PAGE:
|Pretty much what you see on the highway today|
The automobile of today has changed very little from the automobile of a century ago. Driver in the front left seat. Passenger to his right. A parallel seat behind them. A steering wheel, always circular. Wheels-- always circular, and always four of them. A roof overhead. Pedal controls located on the floor-- accelerator to the right, brakes to the left.
None of this has changed since a century ago. Whether you were driving the Jeffrey Sedan by Nash, or the Hudson Super Six, or even the good old Ford Model T, you were driving essentially the same design, the same structure that folks drive today.
You might point to a variety of features that have changed, like electric ignition, radios, air conditioning, power steering, inflatable tires, changing body styles and designs, engine efficiency, speed, gas mileage, suspension and complete redesign of the power and drive trains. Piffle, I say. Minor cosmetic differences.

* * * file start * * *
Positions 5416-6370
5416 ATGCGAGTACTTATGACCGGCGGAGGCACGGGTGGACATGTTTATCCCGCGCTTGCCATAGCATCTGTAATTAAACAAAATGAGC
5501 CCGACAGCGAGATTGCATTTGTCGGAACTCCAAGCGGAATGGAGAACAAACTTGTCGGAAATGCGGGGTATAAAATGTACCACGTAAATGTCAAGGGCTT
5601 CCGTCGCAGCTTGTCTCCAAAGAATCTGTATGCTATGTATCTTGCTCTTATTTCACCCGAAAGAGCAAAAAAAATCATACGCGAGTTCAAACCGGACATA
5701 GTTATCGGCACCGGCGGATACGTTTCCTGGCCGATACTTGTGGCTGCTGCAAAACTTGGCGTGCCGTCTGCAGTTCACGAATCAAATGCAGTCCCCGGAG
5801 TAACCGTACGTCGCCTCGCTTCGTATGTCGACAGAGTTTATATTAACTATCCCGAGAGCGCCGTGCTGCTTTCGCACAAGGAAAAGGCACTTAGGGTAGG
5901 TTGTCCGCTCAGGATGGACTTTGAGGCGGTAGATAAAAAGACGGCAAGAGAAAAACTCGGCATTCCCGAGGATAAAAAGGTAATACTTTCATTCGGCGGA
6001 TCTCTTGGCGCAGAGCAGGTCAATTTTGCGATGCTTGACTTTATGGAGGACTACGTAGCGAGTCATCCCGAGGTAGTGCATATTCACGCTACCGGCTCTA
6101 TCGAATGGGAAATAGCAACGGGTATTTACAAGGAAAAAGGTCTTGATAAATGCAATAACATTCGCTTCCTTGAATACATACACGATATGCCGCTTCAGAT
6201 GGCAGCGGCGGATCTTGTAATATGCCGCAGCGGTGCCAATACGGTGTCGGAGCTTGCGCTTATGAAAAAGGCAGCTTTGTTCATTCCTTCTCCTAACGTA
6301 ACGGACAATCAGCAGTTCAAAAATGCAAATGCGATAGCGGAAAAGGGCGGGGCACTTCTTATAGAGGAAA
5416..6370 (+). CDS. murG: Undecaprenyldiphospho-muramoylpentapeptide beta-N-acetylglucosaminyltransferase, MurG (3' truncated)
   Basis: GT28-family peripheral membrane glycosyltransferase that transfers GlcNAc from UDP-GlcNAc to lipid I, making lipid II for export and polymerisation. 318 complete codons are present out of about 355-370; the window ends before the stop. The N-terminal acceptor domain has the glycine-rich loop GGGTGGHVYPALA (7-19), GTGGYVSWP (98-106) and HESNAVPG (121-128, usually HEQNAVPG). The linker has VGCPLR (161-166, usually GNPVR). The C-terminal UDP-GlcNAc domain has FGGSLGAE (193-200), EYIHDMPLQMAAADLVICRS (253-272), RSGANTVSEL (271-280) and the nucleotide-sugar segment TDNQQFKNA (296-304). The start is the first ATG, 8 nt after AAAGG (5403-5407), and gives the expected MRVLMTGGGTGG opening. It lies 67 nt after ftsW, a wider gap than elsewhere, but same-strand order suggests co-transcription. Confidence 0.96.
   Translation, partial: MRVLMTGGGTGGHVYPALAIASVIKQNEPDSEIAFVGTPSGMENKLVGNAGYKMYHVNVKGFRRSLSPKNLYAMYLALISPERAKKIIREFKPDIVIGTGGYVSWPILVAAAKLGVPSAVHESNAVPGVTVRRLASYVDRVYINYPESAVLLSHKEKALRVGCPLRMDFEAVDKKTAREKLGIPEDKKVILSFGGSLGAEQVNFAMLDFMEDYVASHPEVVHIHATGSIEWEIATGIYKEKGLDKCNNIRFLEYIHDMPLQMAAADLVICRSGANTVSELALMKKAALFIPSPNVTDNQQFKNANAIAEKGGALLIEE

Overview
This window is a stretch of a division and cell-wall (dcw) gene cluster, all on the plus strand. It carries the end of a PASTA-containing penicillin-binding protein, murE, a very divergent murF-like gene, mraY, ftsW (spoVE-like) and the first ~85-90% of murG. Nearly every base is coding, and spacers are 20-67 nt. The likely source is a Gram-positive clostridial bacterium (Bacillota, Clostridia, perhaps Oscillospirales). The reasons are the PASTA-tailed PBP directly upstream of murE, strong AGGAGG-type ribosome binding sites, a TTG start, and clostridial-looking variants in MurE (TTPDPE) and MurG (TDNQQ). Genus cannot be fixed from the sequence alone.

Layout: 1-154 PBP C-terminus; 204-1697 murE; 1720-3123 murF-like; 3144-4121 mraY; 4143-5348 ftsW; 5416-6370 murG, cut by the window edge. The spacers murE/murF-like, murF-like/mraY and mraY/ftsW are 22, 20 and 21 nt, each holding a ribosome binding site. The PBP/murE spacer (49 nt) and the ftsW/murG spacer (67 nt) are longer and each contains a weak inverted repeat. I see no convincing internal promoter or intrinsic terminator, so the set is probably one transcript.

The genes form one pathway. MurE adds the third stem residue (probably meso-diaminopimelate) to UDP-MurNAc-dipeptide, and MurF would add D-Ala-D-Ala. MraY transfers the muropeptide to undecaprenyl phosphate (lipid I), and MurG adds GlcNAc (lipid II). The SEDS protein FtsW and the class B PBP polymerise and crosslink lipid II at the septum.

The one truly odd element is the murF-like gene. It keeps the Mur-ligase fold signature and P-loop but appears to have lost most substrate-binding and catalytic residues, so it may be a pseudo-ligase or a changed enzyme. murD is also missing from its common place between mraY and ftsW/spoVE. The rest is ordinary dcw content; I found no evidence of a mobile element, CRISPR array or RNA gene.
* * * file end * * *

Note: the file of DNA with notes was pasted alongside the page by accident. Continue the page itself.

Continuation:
Why four wheels? Why not five? Or eight? And why round-- could we not achieve greater efficiencies with oval tires? Why keep the century-old steering wheel design? Why not a computer screen that displays the road ahead and allows the driver to select a path with a mouse or touchscreen interface? And if we have the screen, why would the driver need to face forward-- why not a inward-facing circle of seats, for better conversation among the passengers?
You may say that the current design is still with us precisely because a century of testing and experience tells us that, for instance, round wheels work best. I say, unleash the power of innovation and we will sweep all of that baloney aside. Did I say oval wheels? What about-- square wheels!!
For far too many kids, this year's first day back to school looks and feels a lot like last year's first day back to school. And the year before that. And the generation before that. And the generation before that! - Betsy DeVos